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done police work or construction while using insulin, and experienced absolutely no problems, would be barred from commercial driving.

The inclusion of a three-year requirement eliminates entire populations of otherwise eligible drivers and renders almost negligible the benefit of the proposed rule to people with insulin- treated diabetes. And, it is a requirement that is unrelated to the individual’s disease, to the individual’s control of diabetes, and to the individual’s ability to stand on the same footing as any other applicant who is otherwise qualified to drive a commercial motor vehicle. The reality of the situation is that proposed protocol continues the blanket ban against most of the individuals who would be the safest applicants: those individuals who have lived and worked as commercial truck drivers for years with diabetes and whose treatment regime now includes insulin; and those who have lived with insulin-treated diabetes for years without experiencing the problems the protocol seeks to screen out. If the three-year rule

were necessary to assure safety the fact that it excluded have to be acceptable. The simple, overriding fact supported by legitimate concerns for safety.5

most people who use insulin is that the three-year rule

would is not

Recommendations of the Expert Medical Panel Ignored

The FMCSA’s Report to Congress provides no basis for the three-year rule. Rather, the requirement runs counter to the testimony of the Expert Medical Advisory Panel convened by FMCSA to study this issue. The Report states that the Expert Medical Advisory Panel discussed the need for a period of time to adjust to insulin use before commencing commercial driving. FMCSA’s experts recommended a one or two month period for a person to adjust to insulin use before seeking to obtain a CDL (one month for someone with type 2 diabetes who is converting to insulin use; two months for a person who is newly diagnosed with type 1 diabetes). This period could be extended by the treating physician, if necessary. The four highly acclaimed physicians who served as the FMCSA’s Expert Medical Panel have submitted a comment on the proposed exemption program stating their objections to the proposed three-year requirement.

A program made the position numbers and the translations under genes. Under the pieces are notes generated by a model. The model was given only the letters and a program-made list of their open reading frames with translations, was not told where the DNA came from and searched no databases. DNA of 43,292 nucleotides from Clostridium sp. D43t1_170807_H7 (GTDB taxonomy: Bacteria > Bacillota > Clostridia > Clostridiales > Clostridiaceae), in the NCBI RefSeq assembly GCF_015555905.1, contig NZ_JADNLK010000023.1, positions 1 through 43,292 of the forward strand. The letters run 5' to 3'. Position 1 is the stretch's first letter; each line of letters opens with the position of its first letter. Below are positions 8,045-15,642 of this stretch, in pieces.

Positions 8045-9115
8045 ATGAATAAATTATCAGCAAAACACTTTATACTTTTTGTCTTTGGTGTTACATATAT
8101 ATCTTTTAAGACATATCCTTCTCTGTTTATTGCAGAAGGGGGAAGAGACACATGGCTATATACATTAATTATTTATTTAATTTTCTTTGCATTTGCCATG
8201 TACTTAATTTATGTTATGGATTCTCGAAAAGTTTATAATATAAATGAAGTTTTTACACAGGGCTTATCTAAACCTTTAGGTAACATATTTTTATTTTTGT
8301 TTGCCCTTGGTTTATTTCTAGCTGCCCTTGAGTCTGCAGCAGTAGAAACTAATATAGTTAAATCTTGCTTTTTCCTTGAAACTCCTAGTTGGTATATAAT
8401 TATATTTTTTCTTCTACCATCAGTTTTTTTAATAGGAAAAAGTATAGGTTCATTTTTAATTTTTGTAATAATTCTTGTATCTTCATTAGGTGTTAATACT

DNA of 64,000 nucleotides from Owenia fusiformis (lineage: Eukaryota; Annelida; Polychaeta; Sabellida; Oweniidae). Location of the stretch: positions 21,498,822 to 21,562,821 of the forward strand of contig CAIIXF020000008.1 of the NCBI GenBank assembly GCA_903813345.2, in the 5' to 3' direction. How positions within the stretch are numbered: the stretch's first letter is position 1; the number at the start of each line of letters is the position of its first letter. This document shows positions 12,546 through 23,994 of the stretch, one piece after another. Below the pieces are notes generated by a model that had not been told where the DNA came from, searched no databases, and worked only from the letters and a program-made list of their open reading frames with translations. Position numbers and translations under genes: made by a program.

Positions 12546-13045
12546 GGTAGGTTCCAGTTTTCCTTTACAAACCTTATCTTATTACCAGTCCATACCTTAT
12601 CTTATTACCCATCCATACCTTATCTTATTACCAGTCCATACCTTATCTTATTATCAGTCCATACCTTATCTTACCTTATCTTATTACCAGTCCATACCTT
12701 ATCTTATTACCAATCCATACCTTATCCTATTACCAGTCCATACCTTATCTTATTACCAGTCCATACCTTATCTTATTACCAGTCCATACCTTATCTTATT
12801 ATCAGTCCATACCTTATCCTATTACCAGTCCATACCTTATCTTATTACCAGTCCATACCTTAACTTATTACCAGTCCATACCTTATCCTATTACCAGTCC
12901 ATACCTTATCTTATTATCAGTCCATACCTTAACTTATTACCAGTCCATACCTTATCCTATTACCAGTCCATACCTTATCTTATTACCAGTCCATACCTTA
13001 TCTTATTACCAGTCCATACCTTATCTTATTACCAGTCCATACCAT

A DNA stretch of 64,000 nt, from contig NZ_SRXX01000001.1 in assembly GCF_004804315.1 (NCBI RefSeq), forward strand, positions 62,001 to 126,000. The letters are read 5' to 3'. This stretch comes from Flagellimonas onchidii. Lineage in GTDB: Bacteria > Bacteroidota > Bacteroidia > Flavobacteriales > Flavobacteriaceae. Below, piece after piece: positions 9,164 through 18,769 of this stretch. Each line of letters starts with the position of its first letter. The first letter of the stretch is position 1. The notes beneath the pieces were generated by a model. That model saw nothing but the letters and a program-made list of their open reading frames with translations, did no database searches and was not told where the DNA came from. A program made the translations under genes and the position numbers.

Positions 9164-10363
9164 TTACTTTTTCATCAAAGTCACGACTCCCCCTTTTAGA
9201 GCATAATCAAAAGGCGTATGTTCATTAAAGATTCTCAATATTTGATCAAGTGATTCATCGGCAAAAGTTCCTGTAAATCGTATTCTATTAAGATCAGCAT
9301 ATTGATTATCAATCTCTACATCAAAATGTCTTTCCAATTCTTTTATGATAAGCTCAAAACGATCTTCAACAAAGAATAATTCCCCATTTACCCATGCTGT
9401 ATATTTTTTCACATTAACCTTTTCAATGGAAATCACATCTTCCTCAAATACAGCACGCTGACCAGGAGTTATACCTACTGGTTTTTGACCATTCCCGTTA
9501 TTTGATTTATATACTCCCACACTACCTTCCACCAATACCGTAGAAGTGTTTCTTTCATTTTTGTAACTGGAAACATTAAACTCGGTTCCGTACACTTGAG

The Association, as the country’s preeminent medical association in the area of diabetes, agrees with FMCSA’s Expert Medical Panel that the proposed three-year requirement is not rooted in the modern medical practice of treating diabetes. There is simply no medical evidence to support this draconian provision, one that will make individual assessment

The proposed exemption for individuals with insulin-treated diabetes should not be treated in the same manner as the current exemption for individuals with vision impairments. Even if an individual with a vision impairment is otherwise qualified under the FMCSRs, that individual has operational limitations every minute behind the wheel that might impact that person’s perception of the road and other vehicles. On the other hand, an individual with insulin-treated diabetes who is otherwise qualified does not have those same operational limitations. Under the proposed protocol, such a driver will only be behind the wheel when his or her blood glucose level is within a safe range. There is no difference between that individual’s physical abilities – including how that individual perceives the road and other vehicles – and any other commercial driver. Except for the monitoring and maintenance requirements in the proposed protocol, which the Association supports, the operation of a commercial motor vehicle for an individual with insulin-treated diabetes is no different than for anyone else. 5


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